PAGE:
Since 2003, the Australian Security Intelligence Organisation (ASIO) has had the power to detain people for up to seven days, without charge, for questioning in relation to a terrorism investigation.
That person does not have to be a terrorism suspect or even an associate of a terrorism suspect; is compelled to answer questions; and is forced to keep the detention and interrogation secret.
Such a detainee has no clear right to legal representation. ASIO can veto that person's lawyer of choice and monitor any communications between lawyer and detainee. This power has been strongly opposed by civil liberties groups, the Law Council and even by the former Independent National Security Monitor Bret Walker QC, who formally recommended its repeal in his 2012 annual report.
While it has yet to use this power, ASIO is now asking for this power to be expanded by allowing such a detention warrant to be issued without judicial approval and for the detainee to be questioned without judicial oversight.
In the limited public part of ASIO's submission to a review of this power by the new Independent National Security Legislation Monitor, ASIO Director-General of Security Duncan Lewis suggested that ASIO had not sought to use this power because it would take too much time to obtain such a warrant.
“It's simply incorrect to presume that ASIO's non-use of questioning powers is an indication of the ineffectiveness of the warrant power,” Lewis warned ominously. “We've used these powers in the past. We expect the evolving security environment will likely necessitate the use of ASIO questioning powers again in the future.”
The combined submission from the NSW Council for Civil Liberties, Liberty Victoria, Queensland Council for Civil Liberties, South Australian Council for Civil Liberties and Australian Council for Civil Liberties said: “The CCLs are of the view that the administrative detention of an individual upon executive action constitutes an erosion of the separation of powers and is an intolerable incursion upon fundamental rights.
“The CCLs are of the view that in a free and democratic society no individual should be deprived of his or her liberty other than by a court of law, after evidence-based determination, and after the individual has been afforded due process.”
As the detention for questioning power stands, ASIO may seek such a warrant if it believes “there are reasonable grounds for believing that issuing the warrant to be requested will substantially assist the collection of intelligence that is important in relation to a terrorism offence” and “that relying on other methods of collecting that intelligence would be ineffective”.
It then has to obtain the Attorney-General's approval and the endorsement of a judge. However, that judge does not have the power to scrutinise a finding by the Attorney-General that the warrant is needed on those grounds.
The CCLs argued that that this is a power to detain someone purely on “basis of an assessment by the Attorney-General and not a court of law. Such executive detention is an extraordinary departure from fundamental rights. It constitutes an erosion of the separation of powers and is an intolerable incursion upon individual liberty.”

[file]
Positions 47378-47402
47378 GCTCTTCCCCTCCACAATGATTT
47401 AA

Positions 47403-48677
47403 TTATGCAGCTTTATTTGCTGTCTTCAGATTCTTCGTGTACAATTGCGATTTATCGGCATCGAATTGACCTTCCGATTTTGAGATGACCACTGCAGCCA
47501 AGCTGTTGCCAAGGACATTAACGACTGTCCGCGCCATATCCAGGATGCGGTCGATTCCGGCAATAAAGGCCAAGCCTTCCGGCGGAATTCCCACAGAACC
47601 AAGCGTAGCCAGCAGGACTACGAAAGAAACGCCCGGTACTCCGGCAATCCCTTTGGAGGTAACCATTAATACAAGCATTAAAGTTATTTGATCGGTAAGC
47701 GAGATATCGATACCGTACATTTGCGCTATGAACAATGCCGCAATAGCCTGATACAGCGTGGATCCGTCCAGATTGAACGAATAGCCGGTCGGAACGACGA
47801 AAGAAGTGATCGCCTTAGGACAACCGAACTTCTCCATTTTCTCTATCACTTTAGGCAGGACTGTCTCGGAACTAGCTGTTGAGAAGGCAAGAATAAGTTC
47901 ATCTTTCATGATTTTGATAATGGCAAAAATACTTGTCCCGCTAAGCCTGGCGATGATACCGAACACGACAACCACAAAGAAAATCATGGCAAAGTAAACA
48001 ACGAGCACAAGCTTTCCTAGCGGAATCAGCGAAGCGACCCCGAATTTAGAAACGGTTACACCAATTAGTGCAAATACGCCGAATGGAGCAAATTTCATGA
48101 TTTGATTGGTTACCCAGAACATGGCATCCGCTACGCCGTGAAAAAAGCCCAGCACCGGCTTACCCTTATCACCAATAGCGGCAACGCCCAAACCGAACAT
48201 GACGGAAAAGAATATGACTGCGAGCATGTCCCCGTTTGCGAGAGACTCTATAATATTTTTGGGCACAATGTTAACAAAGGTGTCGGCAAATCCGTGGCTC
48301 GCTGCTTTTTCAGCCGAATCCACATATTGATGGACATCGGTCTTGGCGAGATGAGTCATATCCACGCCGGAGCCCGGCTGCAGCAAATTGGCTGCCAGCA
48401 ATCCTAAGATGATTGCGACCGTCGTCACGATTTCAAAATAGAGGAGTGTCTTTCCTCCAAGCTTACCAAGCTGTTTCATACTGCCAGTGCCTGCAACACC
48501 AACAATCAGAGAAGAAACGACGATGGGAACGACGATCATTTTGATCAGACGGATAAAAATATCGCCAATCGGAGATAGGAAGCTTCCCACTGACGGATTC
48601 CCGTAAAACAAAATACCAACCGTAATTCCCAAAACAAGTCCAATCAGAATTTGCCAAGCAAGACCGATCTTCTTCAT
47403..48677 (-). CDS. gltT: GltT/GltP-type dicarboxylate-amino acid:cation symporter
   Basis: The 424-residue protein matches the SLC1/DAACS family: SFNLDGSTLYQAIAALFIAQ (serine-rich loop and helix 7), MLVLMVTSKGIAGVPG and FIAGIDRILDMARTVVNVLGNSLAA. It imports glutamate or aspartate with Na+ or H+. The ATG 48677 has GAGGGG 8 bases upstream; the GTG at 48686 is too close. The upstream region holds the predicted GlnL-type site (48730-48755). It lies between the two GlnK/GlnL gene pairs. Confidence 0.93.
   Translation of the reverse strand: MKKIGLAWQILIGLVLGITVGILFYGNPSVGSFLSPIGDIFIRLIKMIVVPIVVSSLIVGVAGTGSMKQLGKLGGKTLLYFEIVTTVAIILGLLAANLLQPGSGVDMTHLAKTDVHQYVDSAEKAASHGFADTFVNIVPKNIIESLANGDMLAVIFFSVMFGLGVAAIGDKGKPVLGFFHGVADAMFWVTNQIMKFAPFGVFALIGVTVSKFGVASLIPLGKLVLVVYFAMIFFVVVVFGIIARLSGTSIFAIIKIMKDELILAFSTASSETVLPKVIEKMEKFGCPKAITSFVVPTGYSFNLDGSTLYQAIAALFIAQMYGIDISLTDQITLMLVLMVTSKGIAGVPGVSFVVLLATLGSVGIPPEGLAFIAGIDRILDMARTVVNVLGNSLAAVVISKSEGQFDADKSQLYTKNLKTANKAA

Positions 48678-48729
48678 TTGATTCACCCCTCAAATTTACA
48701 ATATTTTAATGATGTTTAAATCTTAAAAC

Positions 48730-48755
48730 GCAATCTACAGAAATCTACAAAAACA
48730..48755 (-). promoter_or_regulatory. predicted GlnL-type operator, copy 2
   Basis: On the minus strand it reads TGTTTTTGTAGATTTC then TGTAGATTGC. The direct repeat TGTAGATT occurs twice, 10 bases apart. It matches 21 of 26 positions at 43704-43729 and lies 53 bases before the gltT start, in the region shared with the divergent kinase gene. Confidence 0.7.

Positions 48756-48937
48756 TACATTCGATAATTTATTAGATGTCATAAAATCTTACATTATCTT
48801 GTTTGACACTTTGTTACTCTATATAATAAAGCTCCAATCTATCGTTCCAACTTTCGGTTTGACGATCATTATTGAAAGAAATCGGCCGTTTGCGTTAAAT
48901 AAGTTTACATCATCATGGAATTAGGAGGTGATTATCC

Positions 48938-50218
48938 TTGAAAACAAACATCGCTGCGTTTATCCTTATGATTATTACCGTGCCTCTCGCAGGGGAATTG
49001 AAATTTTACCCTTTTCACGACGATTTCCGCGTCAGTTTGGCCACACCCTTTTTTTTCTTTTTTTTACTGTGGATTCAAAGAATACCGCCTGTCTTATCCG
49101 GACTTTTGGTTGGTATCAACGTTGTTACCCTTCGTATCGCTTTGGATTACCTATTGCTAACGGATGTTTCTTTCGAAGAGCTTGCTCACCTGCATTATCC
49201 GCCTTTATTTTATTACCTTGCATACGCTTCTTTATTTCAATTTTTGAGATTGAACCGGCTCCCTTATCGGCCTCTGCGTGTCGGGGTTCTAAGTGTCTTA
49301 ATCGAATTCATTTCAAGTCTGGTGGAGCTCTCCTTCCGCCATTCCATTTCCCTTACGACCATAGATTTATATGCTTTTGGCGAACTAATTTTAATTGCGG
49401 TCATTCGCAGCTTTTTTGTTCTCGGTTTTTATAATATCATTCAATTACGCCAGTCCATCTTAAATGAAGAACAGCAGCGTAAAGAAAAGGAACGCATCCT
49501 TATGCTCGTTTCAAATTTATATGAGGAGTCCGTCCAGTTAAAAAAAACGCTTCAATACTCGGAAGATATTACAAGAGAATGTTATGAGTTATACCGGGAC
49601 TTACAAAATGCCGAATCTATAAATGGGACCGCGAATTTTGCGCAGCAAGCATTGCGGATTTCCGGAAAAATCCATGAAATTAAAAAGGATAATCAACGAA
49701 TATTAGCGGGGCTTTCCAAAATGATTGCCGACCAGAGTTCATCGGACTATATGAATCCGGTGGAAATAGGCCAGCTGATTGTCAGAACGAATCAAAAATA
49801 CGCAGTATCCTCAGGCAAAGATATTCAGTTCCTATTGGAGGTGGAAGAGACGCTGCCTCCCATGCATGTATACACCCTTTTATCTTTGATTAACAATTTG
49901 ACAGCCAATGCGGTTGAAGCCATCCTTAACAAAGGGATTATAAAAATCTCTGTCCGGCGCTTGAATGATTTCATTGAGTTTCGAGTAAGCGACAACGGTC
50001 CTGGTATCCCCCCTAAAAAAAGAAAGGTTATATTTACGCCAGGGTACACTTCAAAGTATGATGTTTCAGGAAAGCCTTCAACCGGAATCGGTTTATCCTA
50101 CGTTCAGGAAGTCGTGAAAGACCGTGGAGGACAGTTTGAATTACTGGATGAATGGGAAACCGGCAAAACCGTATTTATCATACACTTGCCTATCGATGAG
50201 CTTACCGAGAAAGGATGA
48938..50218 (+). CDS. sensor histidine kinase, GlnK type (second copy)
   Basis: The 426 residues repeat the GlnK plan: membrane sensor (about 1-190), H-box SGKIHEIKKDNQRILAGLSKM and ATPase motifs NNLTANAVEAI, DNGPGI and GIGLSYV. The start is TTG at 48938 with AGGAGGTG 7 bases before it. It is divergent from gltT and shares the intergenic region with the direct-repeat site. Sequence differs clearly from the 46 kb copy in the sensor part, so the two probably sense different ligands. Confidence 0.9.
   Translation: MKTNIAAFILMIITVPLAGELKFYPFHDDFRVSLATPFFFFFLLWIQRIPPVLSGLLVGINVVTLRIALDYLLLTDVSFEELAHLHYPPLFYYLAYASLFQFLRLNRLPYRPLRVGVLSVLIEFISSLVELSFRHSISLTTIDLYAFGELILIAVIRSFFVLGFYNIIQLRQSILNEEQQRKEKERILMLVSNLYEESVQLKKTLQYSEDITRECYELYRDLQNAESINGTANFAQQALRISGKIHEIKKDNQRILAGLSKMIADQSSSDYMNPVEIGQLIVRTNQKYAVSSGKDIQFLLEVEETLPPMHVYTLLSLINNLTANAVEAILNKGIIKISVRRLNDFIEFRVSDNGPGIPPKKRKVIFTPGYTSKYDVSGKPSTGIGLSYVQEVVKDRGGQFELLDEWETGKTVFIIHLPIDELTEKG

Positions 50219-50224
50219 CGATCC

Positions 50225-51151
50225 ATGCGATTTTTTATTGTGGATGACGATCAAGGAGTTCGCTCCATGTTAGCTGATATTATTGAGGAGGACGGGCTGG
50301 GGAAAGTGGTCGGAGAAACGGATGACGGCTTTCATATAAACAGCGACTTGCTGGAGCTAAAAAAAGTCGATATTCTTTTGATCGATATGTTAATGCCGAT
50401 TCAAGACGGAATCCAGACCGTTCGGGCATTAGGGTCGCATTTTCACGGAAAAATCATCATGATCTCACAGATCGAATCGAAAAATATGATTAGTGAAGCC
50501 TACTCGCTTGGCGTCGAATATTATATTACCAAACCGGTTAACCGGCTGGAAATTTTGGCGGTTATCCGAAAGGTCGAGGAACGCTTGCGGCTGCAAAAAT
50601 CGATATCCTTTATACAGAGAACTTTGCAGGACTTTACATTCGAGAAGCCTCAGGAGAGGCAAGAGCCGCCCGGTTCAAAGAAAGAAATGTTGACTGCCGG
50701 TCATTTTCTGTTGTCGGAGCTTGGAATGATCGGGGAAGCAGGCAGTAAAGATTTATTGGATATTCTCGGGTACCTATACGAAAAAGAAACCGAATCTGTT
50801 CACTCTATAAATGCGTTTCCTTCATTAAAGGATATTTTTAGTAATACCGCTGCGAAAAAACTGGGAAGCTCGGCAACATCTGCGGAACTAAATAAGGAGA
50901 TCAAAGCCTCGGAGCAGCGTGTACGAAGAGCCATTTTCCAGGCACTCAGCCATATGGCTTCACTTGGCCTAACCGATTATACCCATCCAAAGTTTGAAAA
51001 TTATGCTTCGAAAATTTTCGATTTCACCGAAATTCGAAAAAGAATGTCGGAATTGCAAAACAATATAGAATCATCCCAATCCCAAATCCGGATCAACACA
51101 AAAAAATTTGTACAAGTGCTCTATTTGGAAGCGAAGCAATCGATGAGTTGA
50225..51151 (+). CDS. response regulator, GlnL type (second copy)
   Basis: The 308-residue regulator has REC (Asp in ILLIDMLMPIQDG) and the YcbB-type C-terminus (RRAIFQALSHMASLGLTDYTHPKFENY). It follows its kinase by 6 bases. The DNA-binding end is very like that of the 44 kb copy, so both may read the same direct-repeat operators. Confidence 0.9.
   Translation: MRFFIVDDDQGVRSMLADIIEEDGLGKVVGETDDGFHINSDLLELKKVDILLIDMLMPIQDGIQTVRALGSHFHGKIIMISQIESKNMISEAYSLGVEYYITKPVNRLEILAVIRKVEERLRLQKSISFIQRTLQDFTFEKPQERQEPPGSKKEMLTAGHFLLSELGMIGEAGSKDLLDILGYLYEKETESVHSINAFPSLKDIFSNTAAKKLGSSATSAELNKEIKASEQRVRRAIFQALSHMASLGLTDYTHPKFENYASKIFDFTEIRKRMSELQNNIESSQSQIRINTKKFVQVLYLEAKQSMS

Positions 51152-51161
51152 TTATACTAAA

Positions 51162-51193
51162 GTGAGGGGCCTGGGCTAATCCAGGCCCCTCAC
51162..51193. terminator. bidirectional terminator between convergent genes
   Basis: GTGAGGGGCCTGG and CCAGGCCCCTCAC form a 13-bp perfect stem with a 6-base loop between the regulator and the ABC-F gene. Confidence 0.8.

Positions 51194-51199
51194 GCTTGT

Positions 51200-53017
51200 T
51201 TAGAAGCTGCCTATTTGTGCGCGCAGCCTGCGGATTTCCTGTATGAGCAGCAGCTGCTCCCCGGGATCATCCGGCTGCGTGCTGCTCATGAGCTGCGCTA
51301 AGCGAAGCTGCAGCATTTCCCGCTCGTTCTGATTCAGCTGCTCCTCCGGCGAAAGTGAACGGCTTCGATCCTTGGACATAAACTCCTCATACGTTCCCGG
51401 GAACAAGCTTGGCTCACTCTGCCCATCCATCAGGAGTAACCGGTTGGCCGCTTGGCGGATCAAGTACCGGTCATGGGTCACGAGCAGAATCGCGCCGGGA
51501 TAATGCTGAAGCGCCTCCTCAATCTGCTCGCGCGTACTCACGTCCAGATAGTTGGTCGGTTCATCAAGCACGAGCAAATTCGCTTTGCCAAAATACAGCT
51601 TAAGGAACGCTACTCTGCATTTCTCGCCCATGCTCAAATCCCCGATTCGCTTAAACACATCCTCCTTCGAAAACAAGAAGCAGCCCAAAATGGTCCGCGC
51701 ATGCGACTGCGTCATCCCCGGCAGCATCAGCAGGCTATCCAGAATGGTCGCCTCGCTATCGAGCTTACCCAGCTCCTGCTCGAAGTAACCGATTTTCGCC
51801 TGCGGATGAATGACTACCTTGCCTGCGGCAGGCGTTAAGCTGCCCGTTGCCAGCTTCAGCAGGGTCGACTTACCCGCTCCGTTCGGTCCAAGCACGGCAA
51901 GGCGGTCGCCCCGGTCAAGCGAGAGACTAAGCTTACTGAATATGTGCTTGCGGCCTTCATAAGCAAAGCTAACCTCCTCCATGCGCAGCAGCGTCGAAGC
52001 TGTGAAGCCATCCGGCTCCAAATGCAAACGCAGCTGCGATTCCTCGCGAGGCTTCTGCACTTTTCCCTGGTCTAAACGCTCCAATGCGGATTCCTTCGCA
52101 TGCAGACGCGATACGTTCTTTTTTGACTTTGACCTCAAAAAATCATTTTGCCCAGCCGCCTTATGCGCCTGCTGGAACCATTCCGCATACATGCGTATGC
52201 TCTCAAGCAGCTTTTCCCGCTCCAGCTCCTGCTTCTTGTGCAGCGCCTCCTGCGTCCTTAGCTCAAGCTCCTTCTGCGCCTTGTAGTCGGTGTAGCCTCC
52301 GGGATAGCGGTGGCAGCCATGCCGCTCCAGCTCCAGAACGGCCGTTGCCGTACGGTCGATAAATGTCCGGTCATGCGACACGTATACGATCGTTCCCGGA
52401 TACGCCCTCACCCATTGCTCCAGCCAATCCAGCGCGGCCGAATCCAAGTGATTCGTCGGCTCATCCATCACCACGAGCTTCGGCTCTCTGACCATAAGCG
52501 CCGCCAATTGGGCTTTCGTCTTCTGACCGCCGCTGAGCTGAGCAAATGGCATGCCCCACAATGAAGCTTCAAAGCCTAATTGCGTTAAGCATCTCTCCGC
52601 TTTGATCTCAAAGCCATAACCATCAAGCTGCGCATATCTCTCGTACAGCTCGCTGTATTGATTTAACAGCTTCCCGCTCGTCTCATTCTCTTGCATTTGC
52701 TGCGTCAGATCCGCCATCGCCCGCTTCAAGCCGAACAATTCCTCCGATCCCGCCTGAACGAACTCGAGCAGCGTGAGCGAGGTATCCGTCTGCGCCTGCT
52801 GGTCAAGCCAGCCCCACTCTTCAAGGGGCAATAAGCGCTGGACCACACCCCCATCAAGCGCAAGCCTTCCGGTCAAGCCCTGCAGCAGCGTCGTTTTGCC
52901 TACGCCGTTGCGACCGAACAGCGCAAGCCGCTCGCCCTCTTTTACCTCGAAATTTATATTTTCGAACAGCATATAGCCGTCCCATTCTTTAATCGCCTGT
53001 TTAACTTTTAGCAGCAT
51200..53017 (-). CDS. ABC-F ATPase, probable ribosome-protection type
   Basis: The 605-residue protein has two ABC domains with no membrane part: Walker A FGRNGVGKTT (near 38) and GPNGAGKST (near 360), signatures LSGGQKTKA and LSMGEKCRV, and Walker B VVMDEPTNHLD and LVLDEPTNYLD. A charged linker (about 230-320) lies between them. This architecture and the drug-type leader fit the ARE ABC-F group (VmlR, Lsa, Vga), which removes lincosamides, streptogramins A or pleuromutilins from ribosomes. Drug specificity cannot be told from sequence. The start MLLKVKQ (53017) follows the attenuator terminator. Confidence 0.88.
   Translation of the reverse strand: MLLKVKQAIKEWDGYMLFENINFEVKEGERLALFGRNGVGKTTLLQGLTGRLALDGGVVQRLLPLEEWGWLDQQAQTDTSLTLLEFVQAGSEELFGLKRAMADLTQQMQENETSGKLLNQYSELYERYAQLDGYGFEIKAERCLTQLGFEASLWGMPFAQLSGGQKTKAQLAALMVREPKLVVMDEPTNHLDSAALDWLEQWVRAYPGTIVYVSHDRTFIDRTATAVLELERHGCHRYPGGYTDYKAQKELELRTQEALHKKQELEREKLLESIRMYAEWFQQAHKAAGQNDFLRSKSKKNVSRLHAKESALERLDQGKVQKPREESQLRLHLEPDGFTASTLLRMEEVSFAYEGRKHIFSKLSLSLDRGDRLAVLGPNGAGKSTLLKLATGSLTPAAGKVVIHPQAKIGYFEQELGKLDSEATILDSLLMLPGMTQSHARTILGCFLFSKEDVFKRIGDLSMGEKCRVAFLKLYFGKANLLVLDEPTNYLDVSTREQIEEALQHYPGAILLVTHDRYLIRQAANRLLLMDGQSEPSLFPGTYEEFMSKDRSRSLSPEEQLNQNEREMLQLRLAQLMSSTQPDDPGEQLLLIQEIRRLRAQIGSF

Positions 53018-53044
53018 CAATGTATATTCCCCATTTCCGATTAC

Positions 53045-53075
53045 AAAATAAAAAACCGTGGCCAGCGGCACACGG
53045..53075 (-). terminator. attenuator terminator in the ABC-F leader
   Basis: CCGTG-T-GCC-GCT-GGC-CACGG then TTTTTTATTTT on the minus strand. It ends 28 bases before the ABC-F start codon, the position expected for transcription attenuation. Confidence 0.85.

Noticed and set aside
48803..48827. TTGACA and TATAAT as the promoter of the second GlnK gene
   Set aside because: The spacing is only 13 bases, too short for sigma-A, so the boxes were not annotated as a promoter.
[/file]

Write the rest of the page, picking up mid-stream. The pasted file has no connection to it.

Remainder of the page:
As it is, the present requirement for a judge to sign such a detention order “gives a ‘veneer’ of judicial approval to an executive-controlled process”, the CCLs’ submission said.
But it appears that even this is too much bother for the increasingly more powerful and resourced ASIO.
Even more worrying is that the Attorney-General “Right-to-Bigotry” George Brandis may already have the power to end this veneer of judicial approval for an executive detention order, University of Western Australia law lecturer Tamara Tulich pointed out in an article in The Conversation.
“The Attorney-General already has the power to 'declare that persons in a specified class are issuing authorities'. This power has not been used, but is problematic.” Tulich explained. “The Coalition government first proposed a special powers regime in a 2002 bill. This bill contained extraordinary powers, including for incommunicado detention, initially for two days and renewable indefinitely, and strip-searching of non-suspects (adults and children).
“This bill was laid aside in December 2002. A similar, however more limited, regime passed parliament in 2003. This act included key safeguards, such as that a person could only be questioned and detained following an order by a judge, and any questioning must occur in the presence of a retired judge.”
Lewis made it clear in his submission that he wants even these limited safeguards removed: “Firstly, it would be most desirable, in our view, for there to be a streamlining of the warrant authorisation process, whereby authority for the warrants was provided in much the same system as for the other warrants that we execute on a routine basis. That is, the Attorney-General being the authority that could give us these warrants.
“Secondly, the removing of the requirement for questioning to take place before a prescribed authority. As you would be aware, there is a requirement for the statutory office holder of the IGIS [Inspector-General of Intelligence and Security] to oversee the questioning process in any case. So we have, in my view, an unnecessary belt and braces situation here.”
Basically, ASIO wants another security authority to have oversight of its secret interrogation of a detainee.
Australian Human Rights Commission president Gillian Triggs has warned that counter-terrorism laws were "disproportionate to any legitimate aim to protect national security”.
“Indeed Australia has been accused of hyper-legislating counter-terrorism laws, enacting far more such laws than comparable states like the United States and United Kingdom,” she said in the Derek Fielding Memorial Lecture on August 31.
She called for a charter of rights to enshrine protections in law.